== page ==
Contact:

Ben Veghte
NVCA
202.864.5923
bveghte@nvca.org


FOR IMMEDIATE RELEASE:

WASHINGTON, DC – Ahead of a congressional hearing today in the House of Representatives, the National Venture Capital Association (NVCA) outlined for lawmakers the negative impact the Volcker Rule has had on venture capital fund formation and investment in startups.  The House Financial Services Subcommittee on Capital Markets, Securities, and Investment is holding a hearing today entitled, “Examining the Impact of the Volcker Rule on the Markets, Businesses, Investors, and Job Creators.”

“The American entrepreneurial spirit is key to expanded economic opportunity in the U.S., but is not being fully realized due to the unintended consequences of the Volcker rule on venture capital fund formation,” wrote Bobby Franklin, President and CEO of NVCA, in a letter to subcommittee Chairman Bill Huizenga (R-MI) and Ranking Member Carolyn Maloney (D-NY).  “Without modifications, the Volcker Rule will stand in the way of interested investors deploying capital to venture capital funds across the country who can use that capital to support the growth of the next generation of innovative American companies.”

The full text of the letter is below and can be downloaded HERE.

March 28, 2017

The Honorable Bill Huizenga
Chairman
Subcommittee on Capital Markets,
Securities, and Investment
2129 Rayburn House Office Building
Washington, DC 20515

The Honorable Carolyn B. Maloney
Ranking Member
Subcommittee on Capital Markets,
Securities, and Investment
4340 Thomas P. O’Neill, Jr. Federal Building
Washington, DC 20515

Dear Chairman Huizenga and Ranking Member Maloney:

On behalf of our nation’s venture capital investors and the entrepreneurs they support, I write to express our thoughts on the Volcker Rule which will be the subject of a hearing before your subcommittee on Wednesday, March 29, 2017 entitled, “Examining the Impact of the Volcker Rule on the Markets, Businesses, Investors, and Job Creators.”

As Congress undertakes a thorough review of the Volcker Rule, we urge you and your colleagues to explore the impact of the rule on capital formation for startups, particularly in the Midwest and other areas of the country not typically associated with startup activity but nevertheless vital to the health of our national entrepreneurial ecosystem.  Investing in venture capital does not create systemic risk, yet the Volcker Rule has served to drive out investment in many venture capital funds who are not big enough to receive investment from major institutional pools of capital.  This is investment that could have been put to use building new companies and creating new job opportunities across the U.S.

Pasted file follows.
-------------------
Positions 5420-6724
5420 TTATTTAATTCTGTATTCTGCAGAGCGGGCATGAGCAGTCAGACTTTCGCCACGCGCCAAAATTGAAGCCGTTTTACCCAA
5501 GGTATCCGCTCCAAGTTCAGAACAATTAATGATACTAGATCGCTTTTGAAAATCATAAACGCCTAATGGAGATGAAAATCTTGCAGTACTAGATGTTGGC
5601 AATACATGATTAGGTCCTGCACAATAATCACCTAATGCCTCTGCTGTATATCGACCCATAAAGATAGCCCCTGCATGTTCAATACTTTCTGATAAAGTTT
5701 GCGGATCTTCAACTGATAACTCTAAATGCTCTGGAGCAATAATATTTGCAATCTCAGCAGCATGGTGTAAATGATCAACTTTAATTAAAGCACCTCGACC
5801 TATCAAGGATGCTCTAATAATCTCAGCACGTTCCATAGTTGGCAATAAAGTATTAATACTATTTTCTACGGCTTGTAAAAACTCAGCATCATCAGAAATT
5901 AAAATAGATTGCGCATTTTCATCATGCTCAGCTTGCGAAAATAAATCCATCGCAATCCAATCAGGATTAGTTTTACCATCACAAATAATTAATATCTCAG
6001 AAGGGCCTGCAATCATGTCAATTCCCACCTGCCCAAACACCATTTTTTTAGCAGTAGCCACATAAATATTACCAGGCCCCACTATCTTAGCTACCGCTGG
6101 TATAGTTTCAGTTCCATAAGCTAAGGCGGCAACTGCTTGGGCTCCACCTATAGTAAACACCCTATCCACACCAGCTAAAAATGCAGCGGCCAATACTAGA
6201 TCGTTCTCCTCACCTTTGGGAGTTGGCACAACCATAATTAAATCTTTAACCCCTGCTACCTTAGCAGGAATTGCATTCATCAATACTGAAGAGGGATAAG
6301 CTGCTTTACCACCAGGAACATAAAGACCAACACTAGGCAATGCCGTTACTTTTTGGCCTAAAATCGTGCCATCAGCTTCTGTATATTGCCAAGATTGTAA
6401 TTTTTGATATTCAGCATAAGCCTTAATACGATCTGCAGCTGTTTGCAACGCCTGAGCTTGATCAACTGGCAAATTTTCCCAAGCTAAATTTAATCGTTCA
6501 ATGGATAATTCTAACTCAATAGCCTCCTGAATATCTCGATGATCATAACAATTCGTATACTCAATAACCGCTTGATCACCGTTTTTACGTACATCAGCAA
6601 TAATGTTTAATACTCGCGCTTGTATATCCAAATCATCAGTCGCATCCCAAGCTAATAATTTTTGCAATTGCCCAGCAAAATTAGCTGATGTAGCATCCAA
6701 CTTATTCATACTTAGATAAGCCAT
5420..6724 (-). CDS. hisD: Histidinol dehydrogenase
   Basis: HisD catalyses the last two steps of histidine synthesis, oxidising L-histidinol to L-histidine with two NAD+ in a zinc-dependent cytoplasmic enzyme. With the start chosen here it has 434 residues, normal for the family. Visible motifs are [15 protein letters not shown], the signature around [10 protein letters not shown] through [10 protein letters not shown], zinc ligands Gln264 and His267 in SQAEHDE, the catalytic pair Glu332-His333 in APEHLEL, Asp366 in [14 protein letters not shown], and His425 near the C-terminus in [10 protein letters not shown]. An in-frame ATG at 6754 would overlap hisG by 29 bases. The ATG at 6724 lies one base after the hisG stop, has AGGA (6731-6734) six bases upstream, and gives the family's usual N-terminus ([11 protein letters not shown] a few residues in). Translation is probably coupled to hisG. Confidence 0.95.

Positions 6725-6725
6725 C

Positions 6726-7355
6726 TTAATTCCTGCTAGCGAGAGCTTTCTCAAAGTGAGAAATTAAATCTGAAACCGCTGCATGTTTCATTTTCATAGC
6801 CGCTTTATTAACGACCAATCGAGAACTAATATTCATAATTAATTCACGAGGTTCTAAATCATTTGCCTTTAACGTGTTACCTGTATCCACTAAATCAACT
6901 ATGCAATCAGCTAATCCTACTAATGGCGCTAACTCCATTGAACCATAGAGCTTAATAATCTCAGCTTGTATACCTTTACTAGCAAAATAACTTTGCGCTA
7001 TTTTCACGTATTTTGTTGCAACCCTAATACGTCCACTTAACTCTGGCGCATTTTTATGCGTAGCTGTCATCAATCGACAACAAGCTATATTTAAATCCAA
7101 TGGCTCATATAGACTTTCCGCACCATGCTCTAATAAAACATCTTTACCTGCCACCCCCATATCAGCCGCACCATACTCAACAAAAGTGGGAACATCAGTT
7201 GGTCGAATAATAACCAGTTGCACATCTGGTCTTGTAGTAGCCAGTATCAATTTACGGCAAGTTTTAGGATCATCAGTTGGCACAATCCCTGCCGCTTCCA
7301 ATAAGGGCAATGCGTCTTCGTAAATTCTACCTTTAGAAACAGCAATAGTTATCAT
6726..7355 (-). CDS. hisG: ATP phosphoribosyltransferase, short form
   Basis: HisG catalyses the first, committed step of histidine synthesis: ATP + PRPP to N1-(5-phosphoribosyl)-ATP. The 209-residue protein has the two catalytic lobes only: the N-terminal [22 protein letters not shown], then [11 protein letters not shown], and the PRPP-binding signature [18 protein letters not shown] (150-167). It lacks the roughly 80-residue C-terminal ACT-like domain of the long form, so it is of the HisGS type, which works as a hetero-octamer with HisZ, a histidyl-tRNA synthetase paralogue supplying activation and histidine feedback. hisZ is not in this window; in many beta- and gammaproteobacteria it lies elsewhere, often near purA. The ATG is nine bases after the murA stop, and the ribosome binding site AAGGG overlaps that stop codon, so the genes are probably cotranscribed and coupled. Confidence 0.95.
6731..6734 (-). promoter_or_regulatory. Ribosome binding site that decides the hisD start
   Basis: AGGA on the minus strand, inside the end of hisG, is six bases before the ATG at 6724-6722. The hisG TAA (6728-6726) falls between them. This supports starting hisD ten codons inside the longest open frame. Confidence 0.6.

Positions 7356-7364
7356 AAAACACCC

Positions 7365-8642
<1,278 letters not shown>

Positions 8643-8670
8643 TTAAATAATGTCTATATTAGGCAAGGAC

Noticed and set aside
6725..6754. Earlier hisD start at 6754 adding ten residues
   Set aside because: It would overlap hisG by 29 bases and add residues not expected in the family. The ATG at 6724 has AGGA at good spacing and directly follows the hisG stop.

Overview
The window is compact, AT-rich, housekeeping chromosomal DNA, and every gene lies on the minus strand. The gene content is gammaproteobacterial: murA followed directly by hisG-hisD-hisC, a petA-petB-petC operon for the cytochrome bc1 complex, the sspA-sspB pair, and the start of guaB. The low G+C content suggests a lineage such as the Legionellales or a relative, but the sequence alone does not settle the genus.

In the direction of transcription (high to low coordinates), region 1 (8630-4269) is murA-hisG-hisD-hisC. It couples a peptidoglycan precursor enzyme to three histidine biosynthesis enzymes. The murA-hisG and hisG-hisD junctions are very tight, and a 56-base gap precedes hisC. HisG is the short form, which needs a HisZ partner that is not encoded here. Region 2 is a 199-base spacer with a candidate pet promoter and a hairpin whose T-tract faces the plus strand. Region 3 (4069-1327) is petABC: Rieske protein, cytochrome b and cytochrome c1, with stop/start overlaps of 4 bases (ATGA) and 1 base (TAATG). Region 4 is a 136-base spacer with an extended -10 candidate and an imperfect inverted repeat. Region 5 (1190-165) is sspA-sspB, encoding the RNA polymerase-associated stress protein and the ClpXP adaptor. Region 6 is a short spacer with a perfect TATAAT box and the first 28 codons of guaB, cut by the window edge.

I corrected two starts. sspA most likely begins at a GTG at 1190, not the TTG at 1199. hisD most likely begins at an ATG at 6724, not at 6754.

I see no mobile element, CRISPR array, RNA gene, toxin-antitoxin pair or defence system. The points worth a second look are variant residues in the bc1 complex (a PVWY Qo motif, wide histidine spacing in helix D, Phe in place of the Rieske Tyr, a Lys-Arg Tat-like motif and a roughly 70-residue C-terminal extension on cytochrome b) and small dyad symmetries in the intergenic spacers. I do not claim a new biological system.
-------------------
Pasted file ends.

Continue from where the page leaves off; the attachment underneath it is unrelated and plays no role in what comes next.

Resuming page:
Young companies, many of which are supported by venture capital investment and mentorship, create an average of 3 million new jobs a year and have been responsible for almost all net new job creation in the U.S. in the last forty years.  From FedEX to Genentech, startup entrepreneurs have fueled economic growth and expanded opportunities for the American worker.  The American entrepreneurial spirit is key to expanded economic opportunity in the U.S., but is not being fully realized due to the unintended consequences of the Volcker rule on venture capital fund formation.  Without modifications, the Volcker Rule will stand in the way of interested investors deploying capital to venture capital funds across the country who can use that capital to support the growth of the next generation of innovative American companies.

Whether intentional or not, the Volcker Rule has significantly hurt venture capital fund formation, reducing opportunities for young startups across the U.S. to receive the investment and support they need to take their companies to the next level.   As your subcommittee continues to explore modifications to the Volcker Rule, NVCA and our over 300 members firms stand ready to work constructively with you on commonsense areas of reform.  Thank you for your attention to this important matter.  We are encouraged by the conversation and excited to work with you on solutions to address the problem.

Sincerely,

Bobby Franklin
President and CEO


About National Venture Capital Association

Venture capitalists are committed to funding America’s most innovative entrepreneurs, working closely with them to transform breakthrough ideas into emerging growth companies that drive U.S. job creation and economic growth. As the voice of the U.S. venture capital community, the National Venture Capital Association (NVCA) empowers its members and the entrepreneurs they fund by advocating for policies that encourage innovation and reward long-term investment. As the venture community’s preeminent trade association, the NVCA serves as the definitive resource for venture capital data and unites its member firms through a full range of professional services. For more information about the NVCA, please visit www.nvca.org.